Monday, February 04, 2008

Ask the Administrator: When Should I Turn Pro?

A new correspondent writes:

I'm a graduate student in a field that's lucky enough to not have that
many people clamoring for faculty positions. In fact many small
universities are so desperate that they're willing to accept faculty
with only an MS in the field.

With this background in mind, I'm about to finish my master's degree
and I would like to teach, preferably at a small liberal arts school.
I've also have the chance to finish most of the requirements for my
Ph.D. rather early in the game(I've already been to a refereed
conference and a journal article is in the pipe). I'm seeing lots of
jobs at liberal arts schools for visiting professor positions where a
MS is acceptable.

This brings me to my question. What should I do? Should I jump at the
chance now and try to get my feet wet as a faculty member? I think I
can finish my dissertation and teach at the same time(famous last
words) but I'm wondering, from your perspective as an administrator at
a teaching school which would be better, a candidate that did things
the conventional route(Ph.D. and working as a TA) or a newly minted
Ph.D. who had real faculty experience under his/her belt?

Also how would you advise someone like me to approach schools like
this? I have industry experience as well as a year of being a TA.
What's my angle?

First off, congratulations on being in a position to have the choice. Most of us – myself included – can only gaze in awe at that. Imagine – the ability to command respect in the marketplace. Wow.

This is one of those situations in which personal life variables make a tremendous difference. If you have spousal/partner considerations or other financial exigencies to make the decision for you, then so be it. But you don't mention that, so I'll go on the assumption that there's no deal-breaker on the personal side.

Observation and experience both tell me that one of the great lies in the English language is “the dissertation is nearly done.” At this point, for my money, a dissertation is either Done or Not Done; there is no 'almost.' I've seen far too many smart, well-intentioned, hardworking people discover that 'one more semester' becomes 'one more year' becomes 'three more years' very quickly.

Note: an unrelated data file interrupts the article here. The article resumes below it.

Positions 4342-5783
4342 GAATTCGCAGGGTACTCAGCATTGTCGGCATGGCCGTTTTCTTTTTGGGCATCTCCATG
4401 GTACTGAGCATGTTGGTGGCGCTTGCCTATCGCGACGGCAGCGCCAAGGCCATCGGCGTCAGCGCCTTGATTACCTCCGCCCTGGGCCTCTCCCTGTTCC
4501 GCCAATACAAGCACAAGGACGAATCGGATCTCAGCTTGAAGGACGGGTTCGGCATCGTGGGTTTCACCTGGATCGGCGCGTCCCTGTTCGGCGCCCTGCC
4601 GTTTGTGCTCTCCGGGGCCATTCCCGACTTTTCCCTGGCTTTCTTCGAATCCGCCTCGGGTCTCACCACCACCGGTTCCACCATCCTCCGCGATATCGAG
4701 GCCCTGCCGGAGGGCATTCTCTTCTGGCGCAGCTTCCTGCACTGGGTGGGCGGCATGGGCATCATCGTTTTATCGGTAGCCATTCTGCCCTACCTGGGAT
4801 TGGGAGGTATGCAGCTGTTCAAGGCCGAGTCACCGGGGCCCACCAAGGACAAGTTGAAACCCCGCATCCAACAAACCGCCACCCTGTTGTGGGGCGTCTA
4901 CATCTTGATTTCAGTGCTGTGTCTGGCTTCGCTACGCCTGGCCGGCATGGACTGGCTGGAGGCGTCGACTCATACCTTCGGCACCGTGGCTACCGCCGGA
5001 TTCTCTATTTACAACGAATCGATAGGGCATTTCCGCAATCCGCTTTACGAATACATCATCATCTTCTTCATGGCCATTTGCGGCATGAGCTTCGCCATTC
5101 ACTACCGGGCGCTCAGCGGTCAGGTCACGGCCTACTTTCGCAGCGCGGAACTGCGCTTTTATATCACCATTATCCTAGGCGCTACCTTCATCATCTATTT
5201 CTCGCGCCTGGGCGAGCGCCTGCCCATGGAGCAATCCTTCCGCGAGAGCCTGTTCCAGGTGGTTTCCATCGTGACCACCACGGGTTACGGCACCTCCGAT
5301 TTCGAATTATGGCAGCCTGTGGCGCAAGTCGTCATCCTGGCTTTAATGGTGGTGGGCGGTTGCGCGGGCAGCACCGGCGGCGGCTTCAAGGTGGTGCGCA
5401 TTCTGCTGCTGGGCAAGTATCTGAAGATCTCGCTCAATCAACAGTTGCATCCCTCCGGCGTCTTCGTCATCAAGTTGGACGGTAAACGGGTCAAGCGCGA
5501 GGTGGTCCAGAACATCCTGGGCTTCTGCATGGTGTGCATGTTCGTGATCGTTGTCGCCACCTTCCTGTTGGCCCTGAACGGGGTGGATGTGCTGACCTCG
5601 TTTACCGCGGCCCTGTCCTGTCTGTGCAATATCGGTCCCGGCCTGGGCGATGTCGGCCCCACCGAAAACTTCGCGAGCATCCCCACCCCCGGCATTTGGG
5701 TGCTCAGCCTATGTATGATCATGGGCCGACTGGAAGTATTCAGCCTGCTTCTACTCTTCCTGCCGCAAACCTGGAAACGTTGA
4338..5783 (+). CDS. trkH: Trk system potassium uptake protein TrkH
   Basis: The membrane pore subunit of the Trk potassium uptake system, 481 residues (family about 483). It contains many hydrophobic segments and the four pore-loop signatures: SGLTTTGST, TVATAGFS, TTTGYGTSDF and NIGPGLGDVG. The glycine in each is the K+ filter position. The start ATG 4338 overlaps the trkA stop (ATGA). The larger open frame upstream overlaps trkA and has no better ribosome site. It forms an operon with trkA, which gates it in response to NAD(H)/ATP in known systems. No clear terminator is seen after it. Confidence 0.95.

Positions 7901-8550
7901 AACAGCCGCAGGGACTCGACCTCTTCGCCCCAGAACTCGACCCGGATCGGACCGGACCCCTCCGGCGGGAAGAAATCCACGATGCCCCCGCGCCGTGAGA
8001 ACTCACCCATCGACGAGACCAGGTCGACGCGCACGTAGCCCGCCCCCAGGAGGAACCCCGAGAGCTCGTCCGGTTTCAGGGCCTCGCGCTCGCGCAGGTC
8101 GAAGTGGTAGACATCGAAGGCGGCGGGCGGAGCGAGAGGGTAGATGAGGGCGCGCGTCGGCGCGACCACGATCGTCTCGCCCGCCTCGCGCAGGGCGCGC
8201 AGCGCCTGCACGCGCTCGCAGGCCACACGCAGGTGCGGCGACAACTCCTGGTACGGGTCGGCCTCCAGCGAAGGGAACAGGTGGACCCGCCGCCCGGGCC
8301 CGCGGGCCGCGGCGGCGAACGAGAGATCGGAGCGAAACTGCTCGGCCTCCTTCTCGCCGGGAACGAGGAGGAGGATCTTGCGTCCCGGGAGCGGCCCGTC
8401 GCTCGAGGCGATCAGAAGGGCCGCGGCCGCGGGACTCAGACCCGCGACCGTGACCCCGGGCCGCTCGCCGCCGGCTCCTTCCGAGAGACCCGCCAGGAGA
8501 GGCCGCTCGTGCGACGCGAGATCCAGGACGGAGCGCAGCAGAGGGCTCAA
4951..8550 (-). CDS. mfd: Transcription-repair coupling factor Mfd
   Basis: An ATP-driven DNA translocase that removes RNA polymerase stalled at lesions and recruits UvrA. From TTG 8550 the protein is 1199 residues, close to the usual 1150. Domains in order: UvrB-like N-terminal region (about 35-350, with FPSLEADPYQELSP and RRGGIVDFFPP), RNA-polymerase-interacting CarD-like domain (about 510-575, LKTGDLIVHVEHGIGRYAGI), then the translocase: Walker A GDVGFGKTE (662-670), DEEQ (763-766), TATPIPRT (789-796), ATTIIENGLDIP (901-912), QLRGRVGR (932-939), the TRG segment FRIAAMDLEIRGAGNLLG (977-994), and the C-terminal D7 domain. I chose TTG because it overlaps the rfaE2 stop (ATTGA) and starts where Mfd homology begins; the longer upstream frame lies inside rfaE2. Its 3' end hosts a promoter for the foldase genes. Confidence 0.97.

A decade's worth of observation has also taught me that it's much easier to finish a dissertation without a full-time teaching load. Yes, it involves living the grad student life of Ramen noodles a little longer, but once the thing is actually done, you'll be in much better shape than someone with a Master's who is struggling to juggle writing with teaching with the demands of committee service and a jaundiced tenure committee.

Some folks, I suspect, jump on the market at the first possible opportunity with the expectation that they'll be able to 'write their way out' of a middling job in a few years. It does happen, but it's rarer and harder than many grad students seem to think. For one thing, the lower-tier schools – the ones people try to escape – typically have higher teaching loads than the higher-tier schools. (What this says about the value higher ed places on its core function, I'll leave as an exercise for the reader.) Unless you're flat-out superhuman, you'll produce less research with a 4/4 load than your competitors at schools with 3/3 or less. There are only so many hours in the day. Add to that that the lower-tier schools are less likely to offer you RA's or TA's to do the dirty work – grading, say – and you can't just skate on charisma, like you could in a more elite setting. Teaching at the lower levels is more time-consuming, because the students need you more and your ancillary resources are less. Add to that a higher load in absolute terms – more courses per year -- and you'd be working at a serious disadvantage.

(The disadvantage is compounded when you look at 'visiting' positions. A 'visiting' position expires in a short time – typically a year – so you don't get a break from the market, and you have to move again in a year. Both the job search and moving are serious time sucks. I wouldn't advise going that route if you can avoid it.)

From an administrative perspective, too, I'll point out that it's much more common to advertise entry-level faculty positions than senior ones. So if you get a few years under your belt at Nothing Special State and then try to move, you may have priced yourself out of much of the market. Although that probably seems maddeningly arbitrary from a faculty perspective, it makes perfect sense from my side of the desk. The only way to maintain reasonable full-time staffing levels and still balance the budget, especially when seniority is the prime determinant of salary, is to hire folks initially at the low end of the scale. We've actually had to turn away some wonderful applicants with fifteen years' experience, simply because their salary expectations would have broken our budget. When 'productivity' and 'salary' are mostly disconnected, these things happen.

Unless there's some major external reason you haven't mentioned, which is certainly possible, I think you'll probably get the best outcome overall if you're willing to defer gratification a little longer. Finish the dissertation while you have the relative luxury of a light teaching load. Then hit the market at the peak of your value.

Good luck!

Wise and worldly readers – what do you think?

Have a question? Ask the Administrator at deandad (at) gmail (dot) com.